The inability for the forearms and biceps to support a larger load diminishes the ability for the upper back and lats to be strained, adapt to training, and grow muscle. Stronger forearms and biceps = stronger upper back.

Having a strong upper back helps the body in several ways -- keeps your thoracic spine mobile, keeps shoulders healthy, supports hinging movements such as picking stuff up from the ground (deadlift), and prevents the upper back from dumping forward in a squat position (thus pulling on the lower back). Not only that, but helps with posture!

Additionally, it is my experience that having weak forearms negatively effects the brain's ability to assess a situation. If your grip, which is a function of the forearm, is weak, then the brain will "give up" because the information from the hands to the brain is that the body has not felt this kind of weight before and cannot support it. I see this a lot with deadlift -- if the grip feels weak, the brain issues a subconscious CEASE AND DESIST order, but the lifter tries to consciously override the order and grind their way through the lift. This is why I don't particularly like lifting with straps for deadlifts, as I feel it throws off information systems between the hands and brain.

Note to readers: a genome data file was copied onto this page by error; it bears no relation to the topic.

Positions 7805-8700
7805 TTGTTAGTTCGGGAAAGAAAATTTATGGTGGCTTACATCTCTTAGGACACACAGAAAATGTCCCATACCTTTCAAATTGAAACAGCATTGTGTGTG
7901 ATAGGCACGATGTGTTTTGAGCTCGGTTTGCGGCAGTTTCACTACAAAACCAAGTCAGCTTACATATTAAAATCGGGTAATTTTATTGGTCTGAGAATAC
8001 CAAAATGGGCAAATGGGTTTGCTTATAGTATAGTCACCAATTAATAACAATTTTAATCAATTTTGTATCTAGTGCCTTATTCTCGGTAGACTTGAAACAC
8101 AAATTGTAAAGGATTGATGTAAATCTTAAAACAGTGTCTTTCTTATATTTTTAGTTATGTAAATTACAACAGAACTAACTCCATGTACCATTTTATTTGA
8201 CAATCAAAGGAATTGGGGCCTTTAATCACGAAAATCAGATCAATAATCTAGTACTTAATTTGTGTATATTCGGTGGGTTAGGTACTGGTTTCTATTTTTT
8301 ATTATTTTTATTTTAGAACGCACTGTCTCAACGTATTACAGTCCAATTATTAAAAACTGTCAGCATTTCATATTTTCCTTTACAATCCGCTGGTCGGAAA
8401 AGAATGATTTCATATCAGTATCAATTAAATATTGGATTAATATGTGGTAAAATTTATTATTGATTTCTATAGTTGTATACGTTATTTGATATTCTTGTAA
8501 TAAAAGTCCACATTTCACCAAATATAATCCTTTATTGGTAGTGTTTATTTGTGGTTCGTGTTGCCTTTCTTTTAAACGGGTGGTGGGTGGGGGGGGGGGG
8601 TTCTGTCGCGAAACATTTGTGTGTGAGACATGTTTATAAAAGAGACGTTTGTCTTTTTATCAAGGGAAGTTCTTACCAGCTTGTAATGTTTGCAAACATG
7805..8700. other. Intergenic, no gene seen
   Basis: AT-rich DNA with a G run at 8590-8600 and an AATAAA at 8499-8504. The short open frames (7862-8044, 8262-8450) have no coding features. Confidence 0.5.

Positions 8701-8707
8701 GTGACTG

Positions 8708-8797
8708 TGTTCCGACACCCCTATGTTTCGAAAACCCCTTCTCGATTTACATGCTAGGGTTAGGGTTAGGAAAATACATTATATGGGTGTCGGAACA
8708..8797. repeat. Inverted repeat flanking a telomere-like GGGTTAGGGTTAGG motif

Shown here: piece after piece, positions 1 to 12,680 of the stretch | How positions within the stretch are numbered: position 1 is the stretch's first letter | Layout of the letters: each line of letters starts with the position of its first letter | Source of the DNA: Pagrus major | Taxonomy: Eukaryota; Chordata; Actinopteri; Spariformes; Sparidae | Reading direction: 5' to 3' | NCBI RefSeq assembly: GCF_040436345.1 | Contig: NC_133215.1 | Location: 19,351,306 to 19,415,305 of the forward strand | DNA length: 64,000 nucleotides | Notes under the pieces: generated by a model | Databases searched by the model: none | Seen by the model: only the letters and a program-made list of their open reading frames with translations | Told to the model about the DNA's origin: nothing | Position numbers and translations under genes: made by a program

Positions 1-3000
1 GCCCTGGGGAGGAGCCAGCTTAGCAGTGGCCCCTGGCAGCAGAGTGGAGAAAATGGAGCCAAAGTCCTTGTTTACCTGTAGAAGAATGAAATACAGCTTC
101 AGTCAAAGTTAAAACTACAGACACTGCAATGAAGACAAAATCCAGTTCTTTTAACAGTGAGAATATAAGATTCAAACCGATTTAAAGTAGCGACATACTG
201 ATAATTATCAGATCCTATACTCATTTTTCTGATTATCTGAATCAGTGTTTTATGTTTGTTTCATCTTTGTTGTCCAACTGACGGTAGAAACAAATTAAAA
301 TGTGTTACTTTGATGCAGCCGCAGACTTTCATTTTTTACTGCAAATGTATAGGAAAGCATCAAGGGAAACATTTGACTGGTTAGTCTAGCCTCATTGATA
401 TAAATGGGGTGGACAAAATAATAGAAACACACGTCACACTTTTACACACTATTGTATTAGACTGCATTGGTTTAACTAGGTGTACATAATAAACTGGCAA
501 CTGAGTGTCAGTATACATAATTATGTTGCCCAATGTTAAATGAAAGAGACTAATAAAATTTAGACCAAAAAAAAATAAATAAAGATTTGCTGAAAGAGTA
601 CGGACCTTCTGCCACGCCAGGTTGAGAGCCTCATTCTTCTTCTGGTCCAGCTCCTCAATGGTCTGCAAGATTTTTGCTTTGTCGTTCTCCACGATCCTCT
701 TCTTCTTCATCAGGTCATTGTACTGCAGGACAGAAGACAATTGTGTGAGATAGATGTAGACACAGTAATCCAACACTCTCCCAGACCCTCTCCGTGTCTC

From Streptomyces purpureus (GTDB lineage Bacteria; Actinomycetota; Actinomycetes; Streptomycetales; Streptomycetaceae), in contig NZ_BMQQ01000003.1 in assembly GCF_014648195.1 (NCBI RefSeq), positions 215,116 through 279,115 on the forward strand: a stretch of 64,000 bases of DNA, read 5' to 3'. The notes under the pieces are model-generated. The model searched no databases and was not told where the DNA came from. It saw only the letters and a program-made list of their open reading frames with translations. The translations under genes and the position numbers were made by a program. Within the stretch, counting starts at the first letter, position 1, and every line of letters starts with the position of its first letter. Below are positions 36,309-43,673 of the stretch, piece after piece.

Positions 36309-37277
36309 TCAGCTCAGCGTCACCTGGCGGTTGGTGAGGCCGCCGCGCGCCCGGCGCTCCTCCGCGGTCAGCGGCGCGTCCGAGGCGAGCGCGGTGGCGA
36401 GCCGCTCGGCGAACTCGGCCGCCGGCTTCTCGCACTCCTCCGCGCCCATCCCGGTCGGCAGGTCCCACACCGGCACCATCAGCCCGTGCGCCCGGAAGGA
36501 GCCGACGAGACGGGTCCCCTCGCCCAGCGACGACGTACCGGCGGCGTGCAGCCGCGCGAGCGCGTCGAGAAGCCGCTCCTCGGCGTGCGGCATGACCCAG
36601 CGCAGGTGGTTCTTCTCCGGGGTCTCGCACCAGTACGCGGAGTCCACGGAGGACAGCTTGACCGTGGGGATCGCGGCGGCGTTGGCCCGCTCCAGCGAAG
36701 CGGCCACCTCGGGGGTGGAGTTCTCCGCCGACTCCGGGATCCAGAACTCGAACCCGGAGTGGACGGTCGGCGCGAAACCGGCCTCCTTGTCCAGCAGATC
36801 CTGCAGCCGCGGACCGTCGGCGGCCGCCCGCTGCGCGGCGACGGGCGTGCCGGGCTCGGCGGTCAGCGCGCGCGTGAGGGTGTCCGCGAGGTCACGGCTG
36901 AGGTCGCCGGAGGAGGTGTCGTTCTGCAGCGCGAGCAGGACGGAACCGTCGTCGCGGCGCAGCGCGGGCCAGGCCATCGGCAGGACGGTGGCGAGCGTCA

Why this is a problem long term:

If left untaxed, the pulling chain (forearm to the lat) will continue to atrophy. All else being equal, they'll atrophy at a relative speed. You're big muscles will be weaker, but they'll still be stronger than your forearm & bicep, relatively.

A lack of strong back muscles has the opposite effect as positive aspects above. A weak upper back makes hinging at the hips and picking things up off the ground harder, which results in a bad movement pattern in one of two ways: